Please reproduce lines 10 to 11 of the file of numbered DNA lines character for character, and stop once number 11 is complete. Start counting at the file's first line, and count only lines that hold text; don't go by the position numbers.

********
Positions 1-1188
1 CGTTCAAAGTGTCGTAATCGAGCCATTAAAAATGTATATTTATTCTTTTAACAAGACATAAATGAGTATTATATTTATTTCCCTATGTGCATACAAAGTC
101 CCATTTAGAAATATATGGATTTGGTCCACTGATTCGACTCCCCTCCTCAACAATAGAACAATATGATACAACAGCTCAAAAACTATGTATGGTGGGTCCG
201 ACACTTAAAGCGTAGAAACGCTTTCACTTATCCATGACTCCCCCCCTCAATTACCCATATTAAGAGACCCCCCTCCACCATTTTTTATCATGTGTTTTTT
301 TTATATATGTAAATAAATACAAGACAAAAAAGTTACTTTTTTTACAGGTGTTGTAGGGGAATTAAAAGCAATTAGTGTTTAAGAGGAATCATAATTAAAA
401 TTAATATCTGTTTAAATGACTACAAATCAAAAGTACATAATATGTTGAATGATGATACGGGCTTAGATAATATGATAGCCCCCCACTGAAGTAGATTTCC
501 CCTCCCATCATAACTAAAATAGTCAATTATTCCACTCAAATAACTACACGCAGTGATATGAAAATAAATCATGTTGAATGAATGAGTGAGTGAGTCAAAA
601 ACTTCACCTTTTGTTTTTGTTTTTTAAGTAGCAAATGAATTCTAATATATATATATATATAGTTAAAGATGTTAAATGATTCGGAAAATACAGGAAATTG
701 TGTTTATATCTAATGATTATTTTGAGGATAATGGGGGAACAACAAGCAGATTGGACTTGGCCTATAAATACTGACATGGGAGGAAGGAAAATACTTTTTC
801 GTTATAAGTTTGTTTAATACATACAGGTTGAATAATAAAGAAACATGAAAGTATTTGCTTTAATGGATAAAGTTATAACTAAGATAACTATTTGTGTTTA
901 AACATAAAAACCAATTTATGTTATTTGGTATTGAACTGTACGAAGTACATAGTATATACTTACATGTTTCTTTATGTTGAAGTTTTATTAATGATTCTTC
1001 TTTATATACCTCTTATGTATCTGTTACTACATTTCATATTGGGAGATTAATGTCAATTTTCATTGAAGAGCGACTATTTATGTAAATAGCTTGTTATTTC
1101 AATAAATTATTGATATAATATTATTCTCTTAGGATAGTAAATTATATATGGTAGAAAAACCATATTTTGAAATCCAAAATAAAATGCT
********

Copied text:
801 GTTATAAGTTTGTTTAATACATACAGGTTGAATAATAAAGAAACATGAAAGTATTTGCTTTAATGGATAAAGTTATAACTAAGATAACTATTTGTGTTTA
901 AACATAAAAACCAATTTATGTTATTTGGTATTGAACTGTACGAAGTACATAGTATATACTTACATGTTTCTTTATGTTGAAGTTTTATTAATGATTCTTC